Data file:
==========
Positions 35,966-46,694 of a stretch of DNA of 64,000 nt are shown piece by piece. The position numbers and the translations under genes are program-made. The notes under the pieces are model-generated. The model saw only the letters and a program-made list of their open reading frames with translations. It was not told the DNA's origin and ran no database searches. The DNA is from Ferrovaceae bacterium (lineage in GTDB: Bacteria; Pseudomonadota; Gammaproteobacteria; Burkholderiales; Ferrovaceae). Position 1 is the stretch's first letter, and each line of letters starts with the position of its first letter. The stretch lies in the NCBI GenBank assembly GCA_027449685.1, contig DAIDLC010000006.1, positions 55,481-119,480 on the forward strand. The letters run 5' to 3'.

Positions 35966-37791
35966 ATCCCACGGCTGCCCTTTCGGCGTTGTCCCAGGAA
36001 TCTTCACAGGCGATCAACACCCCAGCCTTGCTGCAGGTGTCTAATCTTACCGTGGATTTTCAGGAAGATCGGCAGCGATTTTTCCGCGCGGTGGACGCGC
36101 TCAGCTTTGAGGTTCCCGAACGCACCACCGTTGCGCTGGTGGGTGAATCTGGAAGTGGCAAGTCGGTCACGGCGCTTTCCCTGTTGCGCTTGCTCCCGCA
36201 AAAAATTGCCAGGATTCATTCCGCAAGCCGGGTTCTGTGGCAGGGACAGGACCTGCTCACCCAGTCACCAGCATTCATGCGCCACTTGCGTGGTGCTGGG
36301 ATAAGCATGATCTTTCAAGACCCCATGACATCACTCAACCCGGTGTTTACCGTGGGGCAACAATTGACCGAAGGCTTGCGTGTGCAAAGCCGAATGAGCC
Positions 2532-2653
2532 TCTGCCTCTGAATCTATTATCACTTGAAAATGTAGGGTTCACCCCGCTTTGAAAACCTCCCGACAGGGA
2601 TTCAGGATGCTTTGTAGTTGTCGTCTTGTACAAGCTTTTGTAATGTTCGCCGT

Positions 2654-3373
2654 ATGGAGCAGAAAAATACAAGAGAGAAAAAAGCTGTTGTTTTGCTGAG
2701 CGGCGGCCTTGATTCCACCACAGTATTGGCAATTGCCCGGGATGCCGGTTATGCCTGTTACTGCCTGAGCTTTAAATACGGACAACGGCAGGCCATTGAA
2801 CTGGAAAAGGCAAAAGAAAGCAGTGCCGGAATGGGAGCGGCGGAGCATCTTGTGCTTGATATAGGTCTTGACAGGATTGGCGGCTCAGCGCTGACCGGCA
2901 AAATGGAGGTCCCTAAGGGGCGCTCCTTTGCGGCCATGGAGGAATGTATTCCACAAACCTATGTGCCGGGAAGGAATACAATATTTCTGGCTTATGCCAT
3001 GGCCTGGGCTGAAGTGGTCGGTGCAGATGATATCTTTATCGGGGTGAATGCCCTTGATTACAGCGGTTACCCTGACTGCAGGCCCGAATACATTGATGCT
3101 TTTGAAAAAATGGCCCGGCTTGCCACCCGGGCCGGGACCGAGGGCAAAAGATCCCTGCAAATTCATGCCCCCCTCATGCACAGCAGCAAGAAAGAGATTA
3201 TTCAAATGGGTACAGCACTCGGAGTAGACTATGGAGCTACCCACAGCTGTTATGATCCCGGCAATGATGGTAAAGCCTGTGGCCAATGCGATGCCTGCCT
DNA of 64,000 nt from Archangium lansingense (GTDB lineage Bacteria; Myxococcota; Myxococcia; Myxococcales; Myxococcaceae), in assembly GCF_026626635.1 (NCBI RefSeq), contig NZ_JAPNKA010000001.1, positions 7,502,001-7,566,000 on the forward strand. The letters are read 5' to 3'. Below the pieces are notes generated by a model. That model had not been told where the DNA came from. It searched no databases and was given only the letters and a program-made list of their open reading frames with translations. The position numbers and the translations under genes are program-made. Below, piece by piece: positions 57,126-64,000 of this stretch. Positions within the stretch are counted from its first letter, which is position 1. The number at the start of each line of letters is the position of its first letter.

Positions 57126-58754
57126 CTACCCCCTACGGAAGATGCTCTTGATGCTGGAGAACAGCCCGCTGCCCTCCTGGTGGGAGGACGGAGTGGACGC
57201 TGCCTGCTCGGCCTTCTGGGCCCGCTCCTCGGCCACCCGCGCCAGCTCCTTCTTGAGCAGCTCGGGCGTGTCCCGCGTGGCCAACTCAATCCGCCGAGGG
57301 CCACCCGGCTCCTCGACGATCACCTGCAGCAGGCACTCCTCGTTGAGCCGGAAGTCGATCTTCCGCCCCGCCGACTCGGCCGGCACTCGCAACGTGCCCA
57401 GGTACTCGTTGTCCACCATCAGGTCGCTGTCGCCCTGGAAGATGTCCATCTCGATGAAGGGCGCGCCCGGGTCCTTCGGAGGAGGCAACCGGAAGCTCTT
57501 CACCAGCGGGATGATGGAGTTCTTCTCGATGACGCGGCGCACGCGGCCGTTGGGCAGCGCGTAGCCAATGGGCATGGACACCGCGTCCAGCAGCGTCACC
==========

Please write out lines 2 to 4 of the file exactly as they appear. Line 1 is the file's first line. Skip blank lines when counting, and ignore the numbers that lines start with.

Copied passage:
Positions 35966-37791
35966 ATCCCACGGCTGCCCTTTCGGCGTTGTCCCAGGAA
36001 TCTTCACAGGCGATCAACACCCCAGCCTTGCTGCAGGTGTCTAATCTTACCGTGGATTTTCAGGAAGATCGGCAGCGATTTTTCCGCGCGGTGGACGCGC